History is a unique substance: you can pass it by almost every day with no noticing, and it can shine in its glory if you will only know where to look. The province of Västra Göteland with its center in Göthenburg is actually has a large territory and includes 49 municipalities. And many of them worth to be visited. This weekend I bought a 24-hours round ticket covering transportation around the province, and took a morning train to Varnhem. Seven pilgrims started a small adventure.
Varnhem is a very small city, which keeps a memory of ancient times. Varnhem is the location of the oldest known stone church in Sweden, erected in the 1040s at the latest. Later in 1150 the Varnhem Abbey was established not far from the older church, and the Abbey church is still in use. The place experiences a new wave of attention after the Swedish movie about the Knight Templar, telling the story of Arn Magnusson, who portrayed as living in Varnhem. If you are a fan of history I would definitely recommend you to visit this place. The trilogy about Arn was written by Jan Guillou. Although the veracity of the Arn’s character is questionable but the history of the place has no doubt.
And Varnhem Church is the place where the family of Birger Jarl lie buried. This name is well known in Sweden. And the Jarl Birger Magnusson, Swedish statesman has played a pivotal role in the consolidation of Sweden. So, why so important person was buried in Varnhem? Actually the territory of modern Skara municipality where Varnhem is located was the center of Christianity in Sweden from the 10th century. With the Christianization of Sweden, around 1000 AD, Skara (aprox. 17 km from Varnhem) became the seat of the bishop and the religious center for the ensuring centuries.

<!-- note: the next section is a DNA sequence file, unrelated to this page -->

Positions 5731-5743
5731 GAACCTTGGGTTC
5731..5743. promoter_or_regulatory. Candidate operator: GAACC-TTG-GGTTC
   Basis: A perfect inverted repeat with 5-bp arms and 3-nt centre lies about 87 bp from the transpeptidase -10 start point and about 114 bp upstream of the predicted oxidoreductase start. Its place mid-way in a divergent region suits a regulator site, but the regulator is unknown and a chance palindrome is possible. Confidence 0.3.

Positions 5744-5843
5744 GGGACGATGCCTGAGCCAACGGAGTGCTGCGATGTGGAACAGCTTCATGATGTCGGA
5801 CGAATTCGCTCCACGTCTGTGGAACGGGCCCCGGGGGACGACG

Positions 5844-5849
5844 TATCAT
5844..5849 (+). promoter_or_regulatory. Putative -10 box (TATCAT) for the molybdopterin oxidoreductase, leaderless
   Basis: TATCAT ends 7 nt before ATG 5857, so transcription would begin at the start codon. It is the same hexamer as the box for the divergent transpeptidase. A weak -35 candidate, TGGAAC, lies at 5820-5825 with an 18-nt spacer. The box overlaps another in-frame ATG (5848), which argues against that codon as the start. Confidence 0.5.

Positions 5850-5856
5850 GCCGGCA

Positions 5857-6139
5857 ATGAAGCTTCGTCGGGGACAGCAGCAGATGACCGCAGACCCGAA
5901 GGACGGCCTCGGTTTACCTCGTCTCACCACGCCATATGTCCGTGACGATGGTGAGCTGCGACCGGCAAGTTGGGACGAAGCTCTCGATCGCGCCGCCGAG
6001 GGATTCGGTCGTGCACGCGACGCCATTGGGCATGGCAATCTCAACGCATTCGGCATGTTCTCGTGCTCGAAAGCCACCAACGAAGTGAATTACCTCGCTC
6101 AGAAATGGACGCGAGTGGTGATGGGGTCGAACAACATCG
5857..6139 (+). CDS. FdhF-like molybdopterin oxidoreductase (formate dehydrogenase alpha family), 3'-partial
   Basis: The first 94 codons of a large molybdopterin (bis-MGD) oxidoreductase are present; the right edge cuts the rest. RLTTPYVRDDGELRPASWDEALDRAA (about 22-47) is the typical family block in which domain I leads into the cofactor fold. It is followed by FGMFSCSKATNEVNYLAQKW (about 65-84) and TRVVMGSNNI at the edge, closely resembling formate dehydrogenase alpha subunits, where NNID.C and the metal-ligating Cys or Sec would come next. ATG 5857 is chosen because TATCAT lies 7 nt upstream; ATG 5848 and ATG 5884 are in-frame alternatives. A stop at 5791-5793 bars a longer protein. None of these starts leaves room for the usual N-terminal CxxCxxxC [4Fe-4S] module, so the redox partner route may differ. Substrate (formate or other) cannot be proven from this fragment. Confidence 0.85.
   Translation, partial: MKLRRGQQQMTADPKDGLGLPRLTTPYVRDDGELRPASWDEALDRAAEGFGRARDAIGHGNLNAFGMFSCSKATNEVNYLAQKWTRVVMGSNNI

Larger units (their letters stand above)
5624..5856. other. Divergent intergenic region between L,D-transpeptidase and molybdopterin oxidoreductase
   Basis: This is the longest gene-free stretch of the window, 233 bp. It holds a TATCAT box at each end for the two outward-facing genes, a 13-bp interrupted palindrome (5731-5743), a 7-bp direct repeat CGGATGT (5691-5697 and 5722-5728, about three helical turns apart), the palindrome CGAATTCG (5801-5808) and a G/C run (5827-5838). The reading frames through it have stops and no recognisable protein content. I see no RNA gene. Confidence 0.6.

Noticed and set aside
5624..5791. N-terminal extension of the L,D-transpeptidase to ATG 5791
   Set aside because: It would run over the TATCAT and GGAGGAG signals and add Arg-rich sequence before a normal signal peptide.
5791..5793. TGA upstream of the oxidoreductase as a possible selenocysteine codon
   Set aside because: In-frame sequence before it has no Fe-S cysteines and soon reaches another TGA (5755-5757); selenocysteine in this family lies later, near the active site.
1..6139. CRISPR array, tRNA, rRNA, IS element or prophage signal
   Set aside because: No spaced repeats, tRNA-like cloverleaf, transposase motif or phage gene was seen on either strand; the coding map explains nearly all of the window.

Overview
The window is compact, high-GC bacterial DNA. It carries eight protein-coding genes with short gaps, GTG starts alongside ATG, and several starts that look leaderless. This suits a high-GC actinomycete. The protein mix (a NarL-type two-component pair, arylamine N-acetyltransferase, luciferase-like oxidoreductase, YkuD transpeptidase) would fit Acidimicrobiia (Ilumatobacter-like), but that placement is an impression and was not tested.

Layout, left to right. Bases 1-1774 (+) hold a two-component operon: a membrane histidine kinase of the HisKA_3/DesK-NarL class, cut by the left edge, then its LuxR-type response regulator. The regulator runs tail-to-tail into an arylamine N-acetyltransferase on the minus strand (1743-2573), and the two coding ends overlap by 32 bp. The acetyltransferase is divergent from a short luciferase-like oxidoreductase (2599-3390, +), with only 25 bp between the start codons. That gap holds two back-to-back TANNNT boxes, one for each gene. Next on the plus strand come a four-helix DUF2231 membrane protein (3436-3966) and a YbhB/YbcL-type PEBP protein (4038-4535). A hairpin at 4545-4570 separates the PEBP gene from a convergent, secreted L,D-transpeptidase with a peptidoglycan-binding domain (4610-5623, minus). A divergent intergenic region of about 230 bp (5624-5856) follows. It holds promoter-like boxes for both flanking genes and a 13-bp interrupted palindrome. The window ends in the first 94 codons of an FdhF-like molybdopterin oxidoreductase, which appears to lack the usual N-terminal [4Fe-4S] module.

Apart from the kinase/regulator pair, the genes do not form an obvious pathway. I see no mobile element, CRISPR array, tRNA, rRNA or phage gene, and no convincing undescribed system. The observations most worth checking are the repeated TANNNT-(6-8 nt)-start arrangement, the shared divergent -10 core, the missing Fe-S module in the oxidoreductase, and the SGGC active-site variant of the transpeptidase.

It was no rain and we decided as modern pilgrims to walk to the nearest big city – Axvall that is located between Varnhem and Skara. But our plan was not succeed. On the way we turned to another small village where we found a nice surprise, old church and small house nearby Sara’s stuga. We were about to have a lunch, when almost from nowhere came a man, and offered to us to have rest in the stuga. It was a very small house with an extremely low ceiling. It was the house of Sara, who was a servant in the church, and had a long and interesting life. We had a chance to read a bit about her when lunching.
It was a lovely time in touch with history and nature. On the way back we choose another path and after several kilometers we saw a sign pointing an ancient buring of the Iron Age, around 500 BC. Surely, we went there. On the first glance there were only stones of different sizes and shapes. But observing it from the distant point on the top of a hill it was possible to see that stones were organized in several circles. And in each of them the stones were of the similar size. Very interesting!
Our pilgrimage came to an end, but I will keep memories about history of the place. And thanks to my coursemate Barbara Moss, Priest in Charge of the St’ Andrew’s Church for organizing this memorable journey.